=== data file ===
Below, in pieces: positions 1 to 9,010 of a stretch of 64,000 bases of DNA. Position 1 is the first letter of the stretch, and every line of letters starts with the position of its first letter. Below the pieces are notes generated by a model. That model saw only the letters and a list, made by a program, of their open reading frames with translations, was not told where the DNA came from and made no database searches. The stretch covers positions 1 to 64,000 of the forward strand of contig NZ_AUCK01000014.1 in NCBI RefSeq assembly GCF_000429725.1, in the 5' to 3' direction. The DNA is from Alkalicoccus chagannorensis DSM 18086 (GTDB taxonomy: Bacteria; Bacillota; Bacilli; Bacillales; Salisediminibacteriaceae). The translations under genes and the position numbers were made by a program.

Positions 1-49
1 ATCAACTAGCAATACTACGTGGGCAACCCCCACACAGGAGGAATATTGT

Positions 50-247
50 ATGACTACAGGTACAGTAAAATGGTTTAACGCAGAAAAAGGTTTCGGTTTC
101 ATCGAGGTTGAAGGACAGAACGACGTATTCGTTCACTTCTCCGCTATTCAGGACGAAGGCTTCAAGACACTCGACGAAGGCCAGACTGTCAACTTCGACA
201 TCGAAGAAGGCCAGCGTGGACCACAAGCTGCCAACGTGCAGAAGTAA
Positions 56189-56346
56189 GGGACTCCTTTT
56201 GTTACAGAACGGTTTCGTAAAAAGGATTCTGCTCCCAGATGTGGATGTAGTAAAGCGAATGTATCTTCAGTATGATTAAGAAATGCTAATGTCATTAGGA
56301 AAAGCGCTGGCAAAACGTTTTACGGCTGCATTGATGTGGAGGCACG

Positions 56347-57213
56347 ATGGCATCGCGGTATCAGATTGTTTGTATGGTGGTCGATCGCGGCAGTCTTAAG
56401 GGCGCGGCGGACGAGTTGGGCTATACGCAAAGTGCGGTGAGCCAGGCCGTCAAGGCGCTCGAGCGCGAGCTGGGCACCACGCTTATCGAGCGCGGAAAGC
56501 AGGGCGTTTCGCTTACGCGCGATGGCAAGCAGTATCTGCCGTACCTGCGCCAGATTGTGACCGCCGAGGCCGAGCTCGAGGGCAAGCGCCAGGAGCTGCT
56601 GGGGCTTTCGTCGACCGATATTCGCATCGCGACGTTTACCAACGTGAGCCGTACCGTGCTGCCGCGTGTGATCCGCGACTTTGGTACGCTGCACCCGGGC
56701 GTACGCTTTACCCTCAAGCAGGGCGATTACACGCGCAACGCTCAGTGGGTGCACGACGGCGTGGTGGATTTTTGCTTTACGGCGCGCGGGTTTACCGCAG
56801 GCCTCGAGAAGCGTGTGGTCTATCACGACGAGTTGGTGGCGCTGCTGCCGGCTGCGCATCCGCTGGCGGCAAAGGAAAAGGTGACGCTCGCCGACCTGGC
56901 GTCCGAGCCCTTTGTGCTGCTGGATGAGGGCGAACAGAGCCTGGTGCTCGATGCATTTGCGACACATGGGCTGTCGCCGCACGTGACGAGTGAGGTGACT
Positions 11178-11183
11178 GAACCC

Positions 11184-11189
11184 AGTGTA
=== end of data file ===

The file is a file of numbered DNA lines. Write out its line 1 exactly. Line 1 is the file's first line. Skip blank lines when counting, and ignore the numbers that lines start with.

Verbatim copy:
Below, in pieces: positions 1 to 9,010 of a stretch of 64,000 bases of DNA. Position 1 is the first letter of the stretch, and every line of letters starts with the position of its first letter. Below the pieces are notes generated by a model. That model saw only the letters and a list, made by a program, of their open reading frames with translations, was not told where the DNA came from and made no database searches. The stretch covers positions 1 to 64,000 of the forward strand of contig NZ_AUCK01000014.1 in NCBI RefSeq assembly GCF_000429725.1, in the 5' to 3' direction. The DNA is from Alkalicoccus chagannorensis DSM 18086 (GTDB taxonomy: Bacteria; Bacillota; Bacilli; Bacillales; Salisediminibacteriaceae). The translations under genes and the position numbers were made by a program.